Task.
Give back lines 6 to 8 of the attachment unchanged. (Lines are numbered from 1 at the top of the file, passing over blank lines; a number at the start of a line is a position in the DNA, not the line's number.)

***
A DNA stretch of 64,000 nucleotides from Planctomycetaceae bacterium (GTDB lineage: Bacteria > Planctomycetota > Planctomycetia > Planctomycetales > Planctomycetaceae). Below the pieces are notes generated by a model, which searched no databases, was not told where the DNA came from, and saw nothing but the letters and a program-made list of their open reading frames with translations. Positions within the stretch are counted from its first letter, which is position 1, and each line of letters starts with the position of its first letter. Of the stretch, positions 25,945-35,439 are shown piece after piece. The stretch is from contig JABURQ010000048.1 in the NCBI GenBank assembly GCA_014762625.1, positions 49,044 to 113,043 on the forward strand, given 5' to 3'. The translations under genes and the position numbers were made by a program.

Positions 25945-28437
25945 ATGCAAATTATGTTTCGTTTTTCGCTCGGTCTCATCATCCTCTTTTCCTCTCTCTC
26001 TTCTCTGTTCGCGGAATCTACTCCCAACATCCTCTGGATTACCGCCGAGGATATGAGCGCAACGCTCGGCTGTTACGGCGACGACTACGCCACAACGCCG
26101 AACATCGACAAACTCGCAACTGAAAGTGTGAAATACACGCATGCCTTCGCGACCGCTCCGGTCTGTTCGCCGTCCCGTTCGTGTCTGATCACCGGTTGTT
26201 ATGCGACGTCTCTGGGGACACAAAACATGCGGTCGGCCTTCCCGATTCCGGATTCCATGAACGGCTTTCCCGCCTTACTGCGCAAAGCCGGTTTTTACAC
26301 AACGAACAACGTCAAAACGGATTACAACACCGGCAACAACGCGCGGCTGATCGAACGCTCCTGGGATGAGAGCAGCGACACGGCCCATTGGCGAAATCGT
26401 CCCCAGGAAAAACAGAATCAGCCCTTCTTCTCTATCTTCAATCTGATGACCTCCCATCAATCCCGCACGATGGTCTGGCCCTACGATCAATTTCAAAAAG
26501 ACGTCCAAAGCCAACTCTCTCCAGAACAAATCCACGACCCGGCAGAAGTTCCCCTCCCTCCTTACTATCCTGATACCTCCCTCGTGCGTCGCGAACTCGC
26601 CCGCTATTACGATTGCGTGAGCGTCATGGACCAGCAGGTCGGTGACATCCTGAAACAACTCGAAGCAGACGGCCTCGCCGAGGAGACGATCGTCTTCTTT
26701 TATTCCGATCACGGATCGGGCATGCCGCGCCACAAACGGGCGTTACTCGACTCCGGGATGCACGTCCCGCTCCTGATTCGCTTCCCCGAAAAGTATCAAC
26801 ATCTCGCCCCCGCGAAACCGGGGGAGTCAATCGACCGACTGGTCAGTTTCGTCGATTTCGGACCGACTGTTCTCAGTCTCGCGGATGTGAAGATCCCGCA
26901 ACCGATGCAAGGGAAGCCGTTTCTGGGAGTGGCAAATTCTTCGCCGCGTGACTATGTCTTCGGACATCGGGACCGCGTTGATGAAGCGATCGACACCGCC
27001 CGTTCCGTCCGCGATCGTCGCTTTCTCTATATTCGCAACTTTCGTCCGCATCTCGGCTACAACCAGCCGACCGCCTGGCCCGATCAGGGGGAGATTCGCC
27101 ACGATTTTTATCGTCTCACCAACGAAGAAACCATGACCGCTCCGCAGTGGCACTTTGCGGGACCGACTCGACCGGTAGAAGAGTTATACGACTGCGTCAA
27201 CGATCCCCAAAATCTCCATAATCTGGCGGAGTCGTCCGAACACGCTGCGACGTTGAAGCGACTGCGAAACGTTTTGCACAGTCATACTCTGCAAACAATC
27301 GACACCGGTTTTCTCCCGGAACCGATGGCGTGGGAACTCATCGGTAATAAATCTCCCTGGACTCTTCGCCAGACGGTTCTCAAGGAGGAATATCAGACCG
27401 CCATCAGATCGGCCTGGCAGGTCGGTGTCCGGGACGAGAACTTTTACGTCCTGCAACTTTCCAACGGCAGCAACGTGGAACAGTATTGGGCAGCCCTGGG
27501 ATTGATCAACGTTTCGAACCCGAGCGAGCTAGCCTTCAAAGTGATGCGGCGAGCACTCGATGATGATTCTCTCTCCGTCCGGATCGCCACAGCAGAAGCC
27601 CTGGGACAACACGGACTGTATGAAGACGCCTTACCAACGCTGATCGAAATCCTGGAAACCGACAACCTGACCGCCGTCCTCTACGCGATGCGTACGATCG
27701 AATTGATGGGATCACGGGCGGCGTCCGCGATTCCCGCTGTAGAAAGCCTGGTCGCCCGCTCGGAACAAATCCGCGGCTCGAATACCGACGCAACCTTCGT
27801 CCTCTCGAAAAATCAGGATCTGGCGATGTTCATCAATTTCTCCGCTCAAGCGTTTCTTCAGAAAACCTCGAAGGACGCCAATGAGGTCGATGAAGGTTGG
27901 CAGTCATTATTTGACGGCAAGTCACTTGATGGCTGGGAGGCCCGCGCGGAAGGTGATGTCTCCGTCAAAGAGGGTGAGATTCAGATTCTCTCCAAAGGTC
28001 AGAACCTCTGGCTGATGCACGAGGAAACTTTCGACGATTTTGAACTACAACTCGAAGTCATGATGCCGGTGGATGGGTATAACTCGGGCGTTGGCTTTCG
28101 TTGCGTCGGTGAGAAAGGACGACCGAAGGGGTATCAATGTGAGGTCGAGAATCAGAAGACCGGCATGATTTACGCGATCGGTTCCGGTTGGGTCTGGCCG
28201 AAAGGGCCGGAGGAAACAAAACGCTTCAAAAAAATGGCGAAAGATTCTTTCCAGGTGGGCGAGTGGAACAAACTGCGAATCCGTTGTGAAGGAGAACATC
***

26201 ATGCGACGTCTCTGGGGACACAAAACATGCGGTCGGCCTTCCCGATTCCGGATTCCATGAACGGCTTTCCCGCCTTACTGCGCAAAGCCGGTTTTTACAC
26301 AACGAACAACGTCAAAACGGATTACAACACCGGCAACAACGCGCGGCTGATCGAACGCTCCTGGGATGAGAGCAGCGACACGGCCCATTGGCGAAATCGT
26401 CCCCAGGAAAAACAGAATCAGCCCTTCTTCTCTATCTTCAATCTGATGACCTCCCATCAATCCCGCACGATGGTCTGGCCCTACGATCAATTTCAAAAAG